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provided for under Section 332. See 47 C.F.R. § 1.6100(c)(2) (2021); Reasonable Period of Time Ruling, 24 FCC Rcd. 13994, ¶ 4 (discussing Section 332 and defining a reasonable timeframe of 90 days for review of collocation applications and 150 days for review of siting applications). Because the specific provisions of Section 332 (typical process) and Section 6409 (expedited process) are necessary to understand the present case, we begin by briefly describing the applicable federal law.

The Typical and the Expedited Processes

{¶3} Section 332 sets out what the City has described as the typical process required of local governments when considering telecommunications requests. Section 332 arose from Congress's efforts "to promote competition and higher quality in American telecommunications services and to encourage the rapid deployment of new telecommunications technologies." City of Rancho Palos Verdes, Cal. v. Abrams, 544 U.S. 113, 115 (2005) (internal quotation marks and citation omitted). In order to meet these goals, Congress imposed "specific limitations on the traditional authority of state and local governments to regulate the location, construction, and modification" of wireless communication facilities,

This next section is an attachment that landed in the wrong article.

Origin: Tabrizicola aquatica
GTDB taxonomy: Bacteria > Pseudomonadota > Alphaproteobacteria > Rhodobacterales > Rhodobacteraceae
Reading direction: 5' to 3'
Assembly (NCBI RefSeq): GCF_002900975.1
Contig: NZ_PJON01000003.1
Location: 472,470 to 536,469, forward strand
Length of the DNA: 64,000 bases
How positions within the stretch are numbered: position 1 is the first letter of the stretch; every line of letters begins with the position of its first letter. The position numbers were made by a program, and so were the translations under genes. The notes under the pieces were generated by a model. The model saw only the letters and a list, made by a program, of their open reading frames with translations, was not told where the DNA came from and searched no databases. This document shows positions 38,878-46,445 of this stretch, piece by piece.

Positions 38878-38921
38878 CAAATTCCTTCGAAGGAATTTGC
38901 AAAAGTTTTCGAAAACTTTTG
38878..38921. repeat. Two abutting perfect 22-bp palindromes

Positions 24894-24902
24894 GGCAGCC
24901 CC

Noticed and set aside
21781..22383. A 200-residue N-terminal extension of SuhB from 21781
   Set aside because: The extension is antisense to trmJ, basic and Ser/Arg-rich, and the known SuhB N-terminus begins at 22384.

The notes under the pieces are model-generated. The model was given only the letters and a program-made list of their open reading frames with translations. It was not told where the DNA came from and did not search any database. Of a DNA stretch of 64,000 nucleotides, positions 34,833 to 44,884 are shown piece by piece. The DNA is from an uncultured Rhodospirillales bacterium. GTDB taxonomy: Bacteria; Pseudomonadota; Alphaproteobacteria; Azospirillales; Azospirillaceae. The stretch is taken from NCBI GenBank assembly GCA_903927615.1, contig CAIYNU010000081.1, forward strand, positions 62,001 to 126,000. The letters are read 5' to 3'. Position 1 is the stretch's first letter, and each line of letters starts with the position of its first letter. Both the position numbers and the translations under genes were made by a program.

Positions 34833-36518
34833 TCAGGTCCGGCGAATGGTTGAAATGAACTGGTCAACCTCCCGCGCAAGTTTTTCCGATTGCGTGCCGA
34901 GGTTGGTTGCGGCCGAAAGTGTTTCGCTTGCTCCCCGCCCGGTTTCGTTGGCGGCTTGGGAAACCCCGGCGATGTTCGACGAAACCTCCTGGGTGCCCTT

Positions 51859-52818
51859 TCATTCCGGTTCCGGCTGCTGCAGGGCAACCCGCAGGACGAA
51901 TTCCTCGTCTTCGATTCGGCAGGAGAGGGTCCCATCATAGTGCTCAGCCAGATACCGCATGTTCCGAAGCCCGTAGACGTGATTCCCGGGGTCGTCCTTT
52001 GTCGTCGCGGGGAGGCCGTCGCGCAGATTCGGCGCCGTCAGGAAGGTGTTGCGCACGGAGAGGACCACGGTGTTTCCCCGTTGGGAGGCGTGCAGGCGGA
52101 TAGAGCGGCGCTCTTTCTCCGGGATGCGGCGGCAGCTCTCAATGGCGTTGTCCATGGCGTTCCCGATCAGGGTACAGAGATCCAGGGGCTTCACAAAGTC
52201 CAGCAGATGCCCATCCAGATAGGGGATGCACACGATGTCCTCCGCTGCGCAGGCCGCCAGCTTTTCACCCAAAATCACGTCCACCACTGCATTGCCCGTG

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including timeframes for the local decision making process. Id. at 115-16. In relevant part, Section 332 states,

(ii) A [s]tate or local government or instrumentality thereof shall act on any request for authorization to place, construct, or modify personal wireless service facilities within a reasonable period of time after the request is duly filed with such government or instrumentality, taking into account the nature and scope of such request.